Most of us have heard of skin tanning but what about skin bleaching? Bleaching creams can be used to correct the color pigments from scars or skin diseases like vitiligo. But according to a South Florida dermatologist, some South Floridians are using these creams to look a few shades lighter.
Health experts say skin bleaching is not common in most parts of the country, but in South Florida there’s clearly a demand for the products.
Local 10’s Constance Jones went undercover to find dozens of bleaching creams.
“Many of them are not safe," said dermatologist Andrea Trowers.
According to Trowers, many of these creams are imported illegally.
“The problem when you have products imported illegally, you don’t know what’s in those products,” she said.
Trowers, who has worked in Miami for over a decade, has seen what happens when people use these creams. She said most of them creams include very strong topical steroids.
“The steroids can thin out your skin," she said. "They can cause you to break out bad pimples. It can also cause more blood vessels to grow in your skin and eventually your skin can become addicted to it like a crack addict to crack."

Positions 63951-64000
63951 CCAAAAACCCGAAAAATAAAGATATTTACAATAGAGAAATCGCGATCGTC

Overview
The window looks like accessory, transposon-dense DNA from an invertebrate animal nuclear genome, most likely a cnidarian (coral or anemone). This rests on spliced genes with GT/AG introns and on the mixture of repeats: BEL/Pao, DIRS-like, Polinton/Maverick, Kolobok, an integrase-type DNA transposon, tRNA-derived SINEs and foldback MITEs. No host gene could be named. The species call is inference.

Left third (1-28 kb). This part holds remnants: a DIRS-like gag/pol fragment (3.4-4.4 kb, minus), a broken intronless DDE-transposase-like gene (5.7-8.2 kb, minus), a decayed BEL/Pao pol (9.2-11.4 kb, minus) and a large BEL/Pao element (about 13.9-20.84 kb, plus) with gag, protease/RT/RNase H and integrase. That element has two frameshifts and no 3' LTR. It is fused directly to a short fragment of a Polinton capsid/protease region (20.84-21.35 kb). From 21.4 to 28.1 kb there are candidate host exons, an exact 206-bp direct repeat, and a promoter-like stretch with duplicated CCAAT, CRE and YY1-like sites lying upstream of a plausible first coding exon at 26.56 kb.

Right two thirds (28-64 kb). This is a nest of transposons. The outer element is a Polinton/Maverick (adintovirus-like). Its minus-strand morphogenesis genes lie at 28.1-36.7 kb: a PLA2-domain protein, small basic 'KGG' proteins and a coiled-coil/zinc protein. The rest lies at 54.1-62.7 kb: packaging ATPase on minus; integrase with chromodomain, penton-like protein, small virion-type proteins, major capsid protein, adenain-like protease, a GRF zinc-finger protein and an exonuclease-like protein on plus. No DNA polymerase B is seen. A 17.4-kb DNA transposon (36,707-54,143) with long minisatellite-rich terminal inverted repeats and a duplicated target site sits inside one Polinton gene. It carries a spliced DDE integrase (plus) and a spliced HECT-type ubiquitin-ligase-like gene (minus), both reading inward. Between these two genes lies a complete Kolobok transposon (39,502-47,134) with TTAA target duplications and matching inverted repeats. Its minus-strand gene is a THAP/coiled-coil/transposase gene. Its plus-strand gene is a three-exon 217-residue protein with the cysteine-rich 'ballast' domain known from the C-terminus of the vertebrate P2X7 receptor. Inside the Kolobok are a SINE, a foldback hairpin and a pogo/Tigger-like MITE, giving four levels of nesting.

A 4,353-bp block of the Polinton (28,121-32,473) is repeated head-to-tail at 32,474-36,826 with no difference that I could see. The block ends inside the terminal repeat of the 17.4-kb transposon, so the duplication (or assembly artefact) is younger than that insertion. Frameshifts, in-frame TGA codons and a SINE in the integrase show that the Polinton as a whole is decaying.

Surprisingly these illegal bleaching creams can be found almost anywhere. During our investigation, Local 10 found over a dozen tubes of illegal cream at a beauty supply store.
Trowers says most of these products have been smuggled into the country from the Caribbean.
In a recent documentary called “The Skin Bleaching Epidemic,” filmmakers highlighted the dangers of these creams that were being used in poorer neighborhoods in Jamaica.
In the United States, there’s been little publicity about the use of these creams.
Trowers says if you are trying to treat a skin condition, go to a medical professional, not your neighborhood beauty supply shop.
Shs says the creams should be approved by the FDA and not contain more than 2 percent hydroquinone. They should also be steroid free.